Fisherman Sues Driver Of Speeding Motorboat Who Forced Him To Jump Into Water To Avoid Crash

Bryan Maess, a fisherman, had to jump ship into the bone-chilling water to dodge a speeding motorboat. He has filed a $372,500 lawsuit, alleging the other driver was distracted by his cellphone before the dramatic crash caught on video.

The lawsuit, filed against Marlin Lee Larsen, 75, over the Aug. 12 crash, was near the mouth of the Columbia River and the Pacific Ocean.

Because there was a GoPro camera mounted to Maess’ 20-foot fishing boat, the chaos was captured in the seconds before Larsen’s 31-foot motorboat crashes into the smaller, stationary vessel. A passenger on Maess’ boat frantically waved his arms and repeatedly screamed “Hey!” in a desperate attempt to get the driver’s attention.

“Oh my God,” another passenger screams just before the trio leaps into the chilly water.

The video, later posted on Facebook, shows the harrowing moment the speeding motorboat plows into Maess’ fishing vessel.

When the deputies in Clatsop County and the US Coast Guard responded to the crash,  they found significant damage to the fishing boat. Maess and his two passengers, Christopher McMahon and Roni Durham, jumped from the fishing boat seconds before the crash and were later treated for non-life-threatening injuries.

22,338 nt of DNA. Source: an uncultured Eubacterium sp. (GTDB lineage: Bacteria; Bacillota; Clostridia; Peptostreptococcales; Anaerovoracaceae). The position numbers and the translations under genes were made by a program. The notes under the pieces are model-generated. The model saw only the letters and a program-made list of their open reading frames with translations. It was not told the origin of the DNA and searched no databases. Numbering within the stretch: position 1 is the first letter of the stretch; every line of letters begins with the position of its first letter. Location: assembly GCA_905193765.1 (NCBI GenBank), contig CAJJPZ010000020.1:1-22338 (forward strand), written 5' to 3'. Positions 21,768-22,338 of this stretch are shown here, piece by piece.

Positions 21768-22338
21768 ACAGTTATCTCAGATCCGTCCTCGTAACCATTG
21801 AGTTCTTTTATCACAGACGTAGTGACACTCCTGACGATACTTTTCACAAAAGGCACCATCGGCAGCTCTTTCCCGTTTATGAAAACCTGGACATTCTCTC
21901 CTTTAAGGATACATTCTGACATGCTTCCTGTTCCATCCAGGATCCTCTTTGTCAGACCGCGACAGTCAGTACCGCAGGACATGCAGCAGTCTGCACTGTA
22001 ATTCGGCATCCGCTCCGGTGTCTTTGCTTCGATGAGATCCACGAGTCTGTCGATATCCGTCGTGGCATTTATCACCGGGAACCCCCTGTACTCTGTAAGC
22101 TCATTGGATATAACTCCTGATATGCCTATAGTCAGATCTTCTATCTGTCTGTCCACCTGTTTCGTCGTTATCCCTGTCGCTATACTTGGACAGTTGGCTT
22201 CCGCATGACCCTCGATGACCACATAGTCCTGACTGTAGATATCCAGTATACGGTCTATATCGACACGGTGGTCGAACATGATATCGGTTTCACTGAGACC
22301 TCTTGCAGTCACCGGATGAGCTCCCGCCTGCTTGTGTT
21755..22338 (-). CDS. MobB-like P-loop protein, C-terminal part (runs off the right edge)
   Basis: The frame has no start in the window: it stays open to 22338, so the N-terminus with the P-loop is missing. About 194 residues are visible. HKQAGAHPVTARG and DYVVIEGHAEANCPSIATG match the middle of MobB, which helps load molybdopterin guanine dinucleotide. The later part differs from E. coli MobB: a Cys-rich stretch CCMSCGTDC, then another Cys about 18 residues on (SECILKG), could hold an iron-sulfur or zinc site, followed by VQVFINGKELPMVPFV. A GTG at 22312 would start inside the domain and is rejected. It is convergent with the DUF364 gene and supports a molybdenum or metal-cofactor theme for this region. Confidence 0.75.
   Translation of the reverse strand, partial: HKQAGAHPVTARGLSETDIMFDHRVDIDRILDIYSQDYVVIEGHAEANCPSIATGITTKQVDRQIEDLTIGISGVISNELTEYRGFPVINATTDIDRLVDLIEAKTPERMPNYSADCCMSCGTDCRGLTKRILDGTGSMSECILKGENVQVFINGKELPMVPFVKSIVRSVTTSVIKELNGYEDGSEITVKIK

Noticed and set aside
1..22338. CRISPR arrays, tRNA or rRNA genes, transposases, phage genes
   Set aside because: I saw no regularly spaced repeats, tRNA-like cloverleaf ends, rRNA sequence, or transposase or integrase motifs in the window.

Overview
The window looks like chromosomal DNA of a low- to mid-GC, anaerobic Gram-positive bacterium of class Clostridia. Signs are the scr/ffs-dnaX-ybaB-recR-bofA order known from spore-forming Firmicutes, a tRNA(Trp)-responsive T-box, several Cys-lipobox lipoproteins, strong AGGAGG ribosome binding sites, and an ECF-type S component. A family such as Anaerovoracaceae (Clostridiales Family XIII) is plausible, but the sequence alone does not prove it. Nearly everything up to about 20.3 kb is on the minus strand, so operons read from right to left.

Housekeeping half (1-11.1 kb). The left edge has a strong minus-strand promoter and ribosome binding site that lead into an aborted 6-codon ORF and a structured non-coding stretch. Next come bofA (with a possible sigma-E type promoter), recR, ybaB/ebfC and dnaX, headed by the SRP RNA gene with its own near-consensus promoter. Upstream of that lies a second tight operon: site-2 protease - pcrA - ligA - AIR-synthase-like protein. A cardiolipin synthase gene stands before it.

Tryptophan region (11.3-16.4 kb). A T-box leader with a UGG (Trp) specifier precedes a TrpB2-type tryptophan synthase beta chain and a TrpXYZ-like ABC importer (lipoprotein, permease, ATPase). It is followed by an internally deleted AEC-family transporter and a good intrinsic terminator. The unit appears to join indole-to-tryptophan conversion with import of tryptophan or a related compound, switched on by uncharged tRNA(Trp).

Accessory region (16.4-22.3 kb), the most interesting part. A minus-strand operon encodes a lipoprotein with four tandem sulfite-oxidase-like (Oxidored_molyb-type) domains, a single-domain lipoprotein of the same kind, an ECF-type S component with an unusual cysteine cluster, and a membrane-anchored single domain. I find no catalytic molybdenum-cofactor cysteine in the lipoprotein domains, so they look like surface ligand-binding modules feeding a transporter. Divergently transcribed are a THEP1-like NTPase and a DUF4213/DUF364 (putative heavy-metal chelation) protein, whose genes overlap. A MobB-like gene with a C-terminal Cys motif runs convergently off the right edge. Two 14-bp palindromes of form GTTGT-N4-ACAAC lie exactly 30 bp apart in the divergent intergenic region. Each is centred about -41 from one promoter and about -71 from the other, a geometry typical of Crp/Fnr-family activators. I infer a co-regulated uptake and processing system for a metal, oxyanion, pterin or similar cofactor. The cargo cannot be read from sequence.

fisherman sues motorboat driver

Damage to the 20-foot fishing boat after the Aug. 12 crash

According to the deputies, drugs and alcohol did not appear to be a factor in the crash. Larsen was cited for reckless operation, three counts of reckless endangerment and three counts of fourth-degree assault.

Larsen told investigators he could not see where he was driving because he was sitting down. Larsen, who uses a motorized scooter on land, admitted that he should have been standing at the time.

Larsen’s son-in-law was also on the boat at the time and told investigators that he occasionally saw Larsen using his cellphone while driving the boat. State law bans cellphone use while driving, but there are no specific laws governing cell phone use while boating.

Larsen has denied using his cellphone while driving the motorboat, claiming that allegations to the contrary were “fake news,” according to the Oregonian. He has pleaded not guilty at his criminal case unfolds.

Investigators said Maess and his passengers dodged serious injury or death by leaping into the water. Five months after the crash, Maess, who is a police officer, continues to suffer vision problems, headaches and injuries to his ankle, leg, and arm, according to the suit.

McMahon and Durham have yet to file lawsuits against Larsen, but they’ve hired attorneys to do so. Attorney Josh Lamborn said Durham suffered psychological trauma during the crash and hasn’t been able to return to the water since August.

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